Providing day care for children or poor working mothers has become a growing subsidy expense borne heavily by federal and state governments. In many cases the cost of child care, especially when a single mother has two or more children, exceeds what she can earn even working fulltime.

The earned income tax credit has grown rapidly and now benefits 26 million low-income individuals and families, primarily single parent households. The annual cost is approaching $60 billion.

Milton Friedman, the Nobel prize-winning Chicago School economist, proposed what became the EITC, a form of negative income tax, to encourage people to work. He noted that many people on welfare faced marginal tax rates of more than 100 percent if they left the dole for low-wage jobs. President Ronald Reagan championed the EITC because it required people to work to get benefits.

The credit provides its greatest benefits to people making from about $10,000 to $14,000. Earn more and the credit falls off. Work 1,300 hours at $10 an hour and you are in the sweet spot to get the biggest tax credit. Work an extra week and benefits slip.

If the earned income tax credit, combined with the end of welfare as we knew it, hold down wages for low-skill workers then it is time to find smarter ways than Chicago School theories to reduce poverty for those who work.


Start your day with National Memo Newsletter

Know first.

The opinions that matter. Delivered to your inbox every morning

Supreme Court of the United States

YouTube Screenshot

A new analysis is explaining the disturbing circumstances surrounding the overturning of Roe v. Wade and how the U.S. Supreme Court has morphed into an entity actively working toward authoritarianism.

In a new op-ed published by The Guardian, Jill Filipovic —author of the book, The H-Spot: The Feminist Pursuit of Happiness—offered an assessment of the message being sent with the Supreme Court's rollback of the 1973 landmark ruling.

Keep reading... Show less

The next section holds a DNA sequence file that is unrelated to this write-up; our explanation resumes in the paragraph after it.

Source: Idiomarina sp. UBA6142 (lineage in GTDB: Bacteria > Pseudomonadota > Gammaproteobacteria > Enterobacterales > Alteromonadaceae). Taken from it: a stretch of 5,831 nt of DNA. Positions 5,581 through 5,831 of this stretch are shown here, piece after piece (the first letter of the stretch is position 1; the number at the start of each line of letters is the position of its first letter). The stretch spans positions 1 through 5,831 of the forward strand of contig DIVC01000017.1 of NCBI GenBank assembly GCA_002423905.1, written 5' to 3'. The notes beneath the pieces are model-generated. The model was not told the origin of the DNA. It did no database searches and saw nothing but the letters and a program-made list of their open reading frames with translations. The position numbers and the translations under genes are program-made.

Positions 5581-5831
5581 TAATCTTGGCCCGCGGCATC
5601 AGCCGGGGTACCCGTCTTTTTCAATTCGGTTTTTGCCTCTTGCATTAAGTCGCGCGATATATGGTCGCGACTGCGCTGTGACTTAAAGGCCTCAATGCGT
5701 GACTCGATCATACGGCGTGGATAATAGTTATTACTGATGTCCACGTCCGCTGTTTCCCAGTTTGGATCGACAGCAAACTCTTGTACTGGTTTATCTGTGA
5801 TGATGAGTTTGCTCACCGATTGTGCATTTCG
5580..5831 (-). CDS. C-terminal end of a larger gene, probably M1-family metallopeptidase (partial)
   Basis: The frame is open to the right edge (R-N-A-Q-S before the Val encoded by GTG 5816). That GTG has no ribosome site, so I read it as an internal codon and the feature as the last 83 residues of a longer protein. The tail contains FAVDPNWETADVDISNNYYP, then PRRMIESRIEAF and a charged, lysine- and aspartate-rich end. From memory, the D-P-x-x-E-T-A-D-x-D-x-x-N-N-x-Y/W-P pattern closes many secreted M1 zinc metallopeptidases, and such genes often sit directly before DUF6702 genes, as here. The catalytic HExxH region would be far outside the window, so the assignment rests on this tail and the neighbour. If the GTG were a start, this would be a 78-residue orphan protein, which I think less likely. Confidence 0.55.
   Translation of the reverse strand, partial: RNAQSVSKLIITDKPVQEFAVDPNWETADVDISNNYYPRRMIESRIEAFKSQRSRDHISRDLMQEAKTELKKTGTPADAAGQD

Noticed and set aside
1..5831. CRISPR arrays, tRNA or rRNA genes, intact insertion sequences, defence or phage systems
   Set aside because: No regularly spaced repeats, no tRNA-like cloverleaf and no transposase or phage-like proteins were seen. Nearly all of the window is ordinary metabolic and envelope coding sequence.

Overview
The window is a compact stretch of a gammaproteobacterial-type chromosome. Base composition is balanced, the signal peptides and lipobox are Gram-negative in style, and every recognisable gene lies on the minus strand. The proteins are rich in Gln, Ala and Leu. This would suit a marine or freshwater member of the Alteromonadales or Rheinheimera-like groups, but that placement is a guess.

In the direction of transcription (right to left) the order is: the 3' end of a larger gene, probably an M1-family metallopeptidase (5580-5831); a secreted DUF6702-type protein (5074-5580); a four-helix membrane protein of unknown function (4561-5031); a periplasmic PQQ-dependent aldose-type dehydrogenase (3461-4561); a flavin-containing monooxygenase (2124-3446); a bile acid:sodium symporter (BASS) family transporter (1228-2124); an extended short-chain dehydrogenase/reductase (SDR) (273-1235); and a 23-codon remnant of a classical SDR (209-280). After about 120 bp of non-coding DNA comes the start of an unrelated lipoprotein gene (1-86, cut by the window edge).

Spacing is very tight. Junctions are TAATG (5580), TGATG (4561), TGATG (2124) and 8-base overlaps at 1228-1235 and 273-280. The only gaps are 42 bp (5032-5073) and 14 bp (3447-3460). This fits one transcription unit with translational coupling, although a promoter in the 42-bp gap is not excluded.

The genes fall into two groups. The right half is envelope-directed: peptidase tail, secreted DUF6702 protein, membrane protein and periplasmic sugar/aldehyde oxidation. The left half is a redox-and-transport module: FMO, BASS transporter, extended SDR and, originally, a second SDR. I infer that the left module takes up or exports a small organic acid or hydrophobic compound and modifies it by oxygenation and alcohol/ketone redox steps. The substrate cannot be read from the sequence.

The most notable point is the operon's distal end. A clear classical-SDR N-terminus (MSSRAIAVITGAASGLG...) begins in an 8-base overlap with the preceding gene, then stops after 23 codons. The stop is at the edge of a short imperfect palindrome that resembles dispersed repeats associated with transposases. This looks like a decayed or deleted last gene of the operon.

YouTube Screenshot

After a year of reporting on the tax machinations of the ultrawealthy, ProPublica spotlights the top tax-avoidance techniques that provide massive benefits to billionaires.

Last June, drawing on the largest trove of confidential American tax data that’s ever been obtained, ProPublica launched a series of stories documenting the key ways the ultrawealthy avoid taxes, strategies that are largely unavailable to most taxpayers. To mark the first anniversary of the launch, we decided to assemble a quick summary of the techniques — all of which can generate tax savings on a massive scale — revealed in the series.

1. The Ultra Wealth Effect

Our first story unraveled how billionaires like Elon Musk, Warren Buffett and Jeff Bezos were able to amass some of the largest fortunes in history while paying remarkably little tax relative to their immense wealth. They did it in part by avoiding selling off their vast holdings of stock. The U.S. system taxes income. Selling stock generates income, so they avoid income as the system defines it. Meanwhile, billionaires can tap into their wealth by borrowing against it. And borrowing isn’t taxable. (Buffett said he followed the law and preferred that his wealth go to charity; the others didn’t comment beyond a “?” from Musk.)

Keep reading... Show less
{{ }}